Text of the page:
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Danish brig Lolland, 18 guns, 1810

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Not the prettiest ship ever, but I really like this little, ugly duckling and it packed quite a punch:










Cross section showing the two different guns carried onboard: left is a 'normal' long 18-pounder, right the short version.




This drawing is one of ten, visualising the waterlines under different angles of sailing. The hull is divided into triangles so the displacement can be calculated accurately.



Length p/p :                     95 danish feet (100' 1'' according to british measurement)

Breadth moulded:           28'

Depth in hold:                  13' 1''

Draught aft:                     12'

Height of battery             5'


The four 'pihlske brigger' (named after their designer, Jens Pihl) primarily acted as motherships for the gunboats deployed in the war against Great Britain. They were considered as excellent seaboats, very maneuverable, stiff and able to carry a considerable press of sail. According to the replica website, the builders expect a speed under sail of 13 knots.



8 short 18-pounders, 8 long 18-pounders, two ships carried 2 6-pounder chase guns, others used the long 18s as stern/bow chase guns.

(The short danish 18s were longer and heavier than british 18-pound carronades and had a longer range. In use from the early 1790s till the late 1840s)


Sister ships:

4 ( Falster 1810, Bornholm 1811, Møen 1815, Frederiksværn 1814)


Service history:


Edited by Malachi
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Four replies and no one mentioned the long 18-pounder chasers fore and aft? :P Oh tempora, o mores....( I blame the control perk)

I had a closer look at the plans and I have to say that ship-class was quite an interesting piece of naval architecture.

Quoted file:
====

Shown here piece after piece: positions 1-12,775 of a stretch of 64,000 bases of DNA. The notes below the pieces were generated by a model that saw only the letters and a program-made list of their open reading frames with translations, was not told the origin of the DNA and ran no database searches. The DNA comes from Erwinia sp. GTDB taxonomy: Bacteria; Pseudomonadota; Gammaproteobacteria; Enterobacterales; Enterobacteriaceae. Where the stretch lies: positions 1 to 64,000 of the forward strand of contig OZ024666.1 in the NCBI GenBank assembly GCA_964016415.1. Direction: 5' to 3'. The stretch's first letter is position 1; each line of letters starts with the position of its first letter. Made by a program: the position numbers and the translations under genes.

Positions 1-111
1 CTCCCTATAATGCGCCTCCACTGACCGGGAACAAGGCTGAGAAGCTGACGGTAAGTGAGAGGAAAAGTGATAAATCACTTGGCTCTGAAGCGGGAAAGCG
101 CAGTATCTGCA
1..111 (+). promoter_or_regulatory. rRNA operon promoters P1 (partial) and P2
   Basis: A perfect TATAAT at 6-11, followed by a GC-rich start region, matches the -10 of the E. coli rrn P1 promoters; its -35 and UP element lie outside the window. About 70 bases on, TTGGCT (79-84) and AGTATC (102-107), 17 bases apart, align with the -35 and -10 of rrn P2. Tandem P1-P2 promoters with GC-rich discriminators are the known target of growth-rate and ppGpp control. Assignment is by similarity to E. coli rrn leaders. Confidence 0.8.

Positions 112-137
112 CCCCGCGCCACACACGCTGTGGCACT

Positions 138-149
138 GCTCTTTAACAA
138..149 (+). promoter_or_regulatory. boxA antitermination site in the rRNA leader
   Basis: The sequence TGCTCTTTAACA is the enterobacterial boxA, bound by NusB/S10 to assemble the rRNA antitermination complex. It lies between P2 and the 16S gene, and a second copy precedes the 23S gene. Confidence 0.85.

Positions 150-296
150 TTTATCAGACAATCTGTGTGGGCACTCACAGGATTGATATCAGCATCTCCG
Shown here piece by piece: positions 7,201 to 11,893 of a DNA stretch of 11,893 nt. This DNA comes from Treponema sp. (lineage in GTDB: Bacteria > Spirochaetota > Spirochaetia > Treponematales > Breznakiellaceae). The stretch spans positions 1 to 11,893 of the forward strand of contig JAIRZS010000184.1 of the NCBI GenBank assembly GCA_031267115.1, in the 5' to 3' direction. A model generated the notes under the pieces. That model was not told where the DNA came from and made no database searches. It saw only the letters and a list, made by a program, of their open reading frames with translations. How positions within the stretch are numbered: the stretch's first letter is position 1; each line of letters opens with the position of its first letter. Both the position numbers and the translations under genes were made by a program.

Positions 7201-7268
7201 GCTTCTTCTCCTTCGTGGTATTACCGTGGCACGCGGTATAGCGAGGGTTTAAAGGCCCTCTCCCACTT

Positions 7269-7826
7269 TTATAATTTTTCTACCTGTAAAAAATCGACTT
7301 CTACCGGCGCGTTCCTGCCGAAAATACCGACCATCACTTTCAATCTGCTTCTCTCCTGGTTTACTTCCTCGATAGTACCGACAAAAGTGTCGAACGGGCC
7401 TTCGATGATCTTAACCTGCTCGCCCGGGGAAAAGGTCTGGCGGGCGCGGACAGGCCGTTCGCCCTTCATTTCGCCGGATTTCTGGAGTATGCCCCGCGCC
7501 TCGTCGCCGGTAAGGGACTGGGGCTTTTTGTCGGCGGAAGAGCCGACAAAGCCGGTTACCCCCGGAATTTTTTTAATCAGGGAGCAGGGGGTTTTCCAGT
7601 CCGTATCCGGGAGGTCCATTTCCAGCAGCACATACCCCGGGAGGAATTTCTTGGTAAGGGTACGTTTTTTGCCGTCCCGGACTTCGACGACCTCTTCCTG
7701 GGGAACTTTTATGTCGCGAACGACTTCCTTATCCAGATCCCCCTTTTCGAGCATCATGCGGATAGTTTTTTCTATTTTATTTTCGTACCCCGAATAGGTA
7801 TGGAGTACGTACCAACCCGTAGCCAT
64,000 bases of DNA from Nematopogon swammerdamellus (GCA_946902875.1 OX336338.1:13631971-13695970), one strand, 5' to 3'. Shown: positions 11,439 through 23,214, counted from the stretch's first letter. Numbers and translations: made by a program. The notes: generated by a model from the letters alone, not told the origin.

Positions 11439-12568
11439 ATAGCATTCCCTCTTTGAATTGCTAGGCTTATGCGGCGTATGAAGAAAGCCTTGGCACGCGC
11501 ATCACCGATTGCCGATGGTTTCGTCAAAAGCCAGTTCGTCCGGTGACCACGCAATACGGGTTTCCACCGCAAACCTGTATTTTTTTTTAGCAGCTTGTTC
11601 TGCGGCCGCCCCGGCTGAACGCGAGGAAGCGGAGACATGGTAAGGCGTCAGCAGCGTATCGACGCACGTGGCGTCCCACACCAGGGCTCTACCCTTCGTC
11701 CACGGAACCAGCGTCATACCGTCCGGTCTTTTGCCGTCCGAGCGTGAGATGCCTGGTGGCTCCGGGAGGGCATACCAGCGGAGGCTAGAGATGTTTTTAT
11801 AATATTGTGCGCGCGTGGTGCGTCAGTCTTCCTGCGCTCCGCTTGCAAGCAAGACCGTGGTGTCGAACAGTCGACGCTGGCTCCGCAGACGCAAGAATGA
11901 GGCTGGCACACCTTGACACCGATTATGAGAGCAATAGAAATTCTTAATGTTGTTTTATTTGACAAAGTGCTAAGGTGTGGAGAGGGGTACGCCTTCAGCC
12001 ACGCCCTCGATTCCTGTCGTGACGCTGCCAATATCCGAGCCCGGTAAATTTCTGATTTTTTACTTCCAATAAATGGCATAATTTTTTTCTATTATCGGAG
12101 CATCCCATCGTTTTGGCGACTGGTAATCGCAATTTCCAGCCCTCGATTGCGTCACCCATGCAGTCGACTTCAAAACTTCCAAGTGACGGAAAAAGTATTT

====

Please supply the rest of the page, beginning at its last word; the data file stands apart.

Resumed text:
The body plan shows a really unusual inversed tumblehome with slightly overhanging sides, probably to soften the rolling motions, not surprising given the heavy armament this relatively small ship had to carry.


Second interesting point is the length-to-breadth ration of ~3.5 while the vast majority of ships of this size had a L/B ratio of 3.8 to 4. This made the brig a more stable gun platform and stiffer , but was thought to decrease the speed (which was probably not the case). It also gave the ship more room to store provisions. I already said that these vessel primarily acted as 'motherships' for the gunboats operating in the waters of the danish and norwegian coasts, providing the crews with warm meals and other needed materials.

Third feature is the underwater hull shape. These waterlines set the standard for danish ships for the next 50 years and were in stark contrast to the french-inspired 'hollow' lines used by previous danish shipwrights like Stibolt:


Lolland-class, 1810, J. J. Pihl


Gefion, 1843, 24-pounder frigate, A. Schifter


Lougen, 1791, 18-gun brig, E.W. Stibolt


So, that´s enough naval geekness for today :P

Edited by Malachi
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